In this series of ‘Getting to know us’, we present the people behind the RCRC group, their motivations and inspirations to bridge the gap between religion and conservation biology.
“When I first started looking into the issue of religion and conservation, I remember being a graduate student pursuing my Masters in Science under Prof. Navjot Sodhi at the National University of Singapore. Sodhi presented us with a writing exercise: Think about a topic that is controversial and exciting and could be published as a commentary in the journals Nature or Science. I came up with the topic on relating the world’s religion to biodiversity conservation and presented my topic “Keeping the Faith in Conservation” (see the amateurish presentation here). This article never made it to any journal but my time researching and being exposed to the literature behind this idea has kept me interested till now.
To me it made sense. To want people to care about the environment, we need to influence their perceptions, the way they value nature. Even more so in Asia where majority of rural people at the forest frontiers profess a religion or belief system. Ever since that writing exercise, I have grown to be interested in trying to develop this idea within my own religion (I am Catholic) as well as to understand how other religions can be tapped into to promote conservation values. Shonil Bhagwat whom I met at the Association of Tropical Biodiversity and Conservation meeting in Marburg 2009 roped me in as one of the executive members of the Society of Conservation Biology Religion and Conservation Biology Working Group (SCB-RCBWG). Through the SCB-RCBWG, I had the opportunity to meet numerous like-minded individuals, including Stephen Awoyemi who is one of the most passionate individuals I have met so far. Steve saw a need for a more research oriented approach to this topic and spearheaded the development of the Religion and Conservation Research Collaborative (RCRC).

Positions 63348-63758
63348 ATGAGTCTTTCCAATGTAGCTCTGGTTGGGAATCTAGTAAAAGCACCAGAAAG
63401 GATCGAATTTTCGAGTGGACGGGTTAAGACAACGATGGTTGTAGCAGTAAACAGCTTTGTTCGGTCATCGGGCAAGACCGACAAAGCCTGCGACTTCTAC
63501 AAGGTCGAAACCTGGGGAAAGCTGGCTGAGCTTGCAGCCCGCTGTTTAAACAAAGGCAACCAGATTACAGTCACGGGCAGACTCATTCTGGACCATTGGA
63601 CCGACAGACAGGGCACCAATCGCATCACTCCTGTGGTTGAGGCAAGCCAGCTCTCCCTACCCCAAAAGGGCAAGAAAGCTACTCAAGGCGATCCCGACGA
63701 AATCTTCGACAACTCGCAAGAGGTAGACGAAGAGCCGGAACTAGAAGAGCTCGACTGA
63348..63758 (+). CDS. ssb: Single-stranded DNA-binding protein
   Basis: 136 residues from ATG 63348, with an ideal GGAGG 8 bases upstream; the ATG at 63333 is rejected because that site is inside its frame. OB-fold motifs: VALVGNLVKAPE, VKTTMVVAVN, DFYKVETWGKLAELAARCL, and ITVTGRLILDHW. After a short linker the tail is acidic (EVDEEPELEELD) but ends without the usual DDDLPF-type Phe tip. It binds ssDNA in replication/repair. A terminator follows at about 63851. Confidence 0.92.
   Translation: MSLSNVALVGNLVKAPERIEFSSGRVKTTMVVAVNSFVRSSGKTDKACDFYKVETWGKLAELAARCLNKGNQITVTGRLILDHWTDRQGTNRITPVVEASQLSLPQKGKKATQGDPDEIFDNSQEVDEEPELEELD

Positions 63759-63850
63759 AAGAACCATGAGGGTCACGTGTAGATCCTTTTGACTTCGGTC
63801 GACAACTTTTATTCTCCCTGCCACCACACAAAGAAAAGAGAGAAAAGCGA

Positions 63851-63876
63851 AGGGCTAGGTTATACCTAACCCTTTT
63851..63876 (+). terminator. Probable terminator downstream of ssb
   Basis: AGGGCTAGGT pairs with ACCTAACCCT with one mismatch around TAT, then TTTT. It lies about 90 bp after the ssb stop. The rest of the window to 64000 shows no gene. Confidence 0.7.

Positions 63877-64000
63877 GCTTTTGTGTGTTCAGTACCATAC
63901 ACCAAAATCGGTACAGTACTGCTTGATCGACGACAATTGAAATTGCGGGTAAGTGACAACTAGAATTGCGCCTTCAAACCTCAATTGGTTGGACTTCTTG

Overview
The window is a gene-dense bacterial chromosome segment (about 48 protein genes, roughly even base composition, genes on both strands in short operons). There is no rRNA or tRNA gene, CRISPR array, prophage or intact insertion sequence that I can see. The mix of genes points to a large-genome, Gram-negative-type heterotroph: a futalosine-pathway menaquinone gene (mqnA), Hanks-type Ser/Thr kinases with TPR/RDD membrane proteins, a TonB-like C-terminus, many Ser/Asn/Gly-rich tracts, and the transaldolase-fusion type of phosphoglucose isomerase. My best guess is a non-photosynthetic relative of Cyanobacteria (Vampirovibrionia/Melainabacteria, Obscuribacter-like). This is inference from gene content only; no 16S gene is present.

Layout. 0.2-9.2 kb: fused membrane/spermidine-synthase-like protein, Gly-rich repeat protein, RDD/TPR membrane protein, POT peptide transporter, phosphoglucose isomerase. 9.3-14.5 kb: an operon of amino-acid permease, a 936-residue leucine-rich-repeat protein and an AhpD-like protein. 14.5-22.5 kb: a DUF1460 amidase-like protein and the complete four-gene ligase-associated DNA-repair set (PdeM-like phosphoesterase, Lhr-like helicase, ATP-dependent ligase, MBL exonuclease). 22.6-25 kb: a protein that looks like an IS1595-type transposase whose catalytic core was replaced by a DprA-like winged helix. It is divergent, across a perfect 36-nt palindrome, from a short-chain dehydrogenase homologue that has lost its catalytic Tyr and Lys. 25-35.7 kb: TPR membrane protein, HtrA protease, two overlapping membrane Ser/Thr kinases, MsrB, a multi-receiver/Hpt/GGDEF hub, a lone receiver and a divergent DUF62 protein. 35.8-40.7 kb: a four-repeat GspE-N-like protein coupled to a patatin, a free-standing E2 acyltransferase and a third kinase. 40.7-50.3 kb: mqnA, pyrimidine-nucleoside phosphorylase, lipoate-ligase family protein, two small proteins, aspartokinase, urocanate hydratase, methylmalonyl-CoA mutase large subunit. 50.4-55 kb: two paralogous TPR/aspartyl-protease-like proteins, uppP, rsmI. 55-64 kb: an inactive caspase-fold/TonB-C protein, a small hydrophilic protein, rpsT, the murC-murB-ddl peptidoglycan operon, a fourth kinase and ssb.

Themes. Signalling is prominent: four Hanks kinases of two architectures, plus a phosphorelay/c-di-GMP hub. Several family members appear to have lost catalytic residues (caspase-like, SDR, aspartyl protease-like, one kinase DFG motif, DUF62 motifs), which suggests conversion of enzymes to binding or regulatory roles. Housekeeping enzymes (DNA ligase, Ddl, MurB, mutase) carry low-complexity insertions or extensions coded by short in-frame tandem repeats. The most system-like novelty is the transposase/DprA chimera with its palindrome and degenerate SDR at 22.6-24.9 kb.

I began this blog in September 2012, naively thinking that I could handle some outreach activities while finishing my PhD. Of course, the blog fell silent for almost 10 months. Now that I have some time and energy, I plan to use this blog as an effective means of communication to the public on research and news that has been conducted in the nexus of religion and conservation biology. I will focus more on communicating research articles published in peer-reviewed journals but will also contribute some posts on interesting news events or research projects.
If you are an oddball conservationist like me and will like to join us, feel free to contact me!”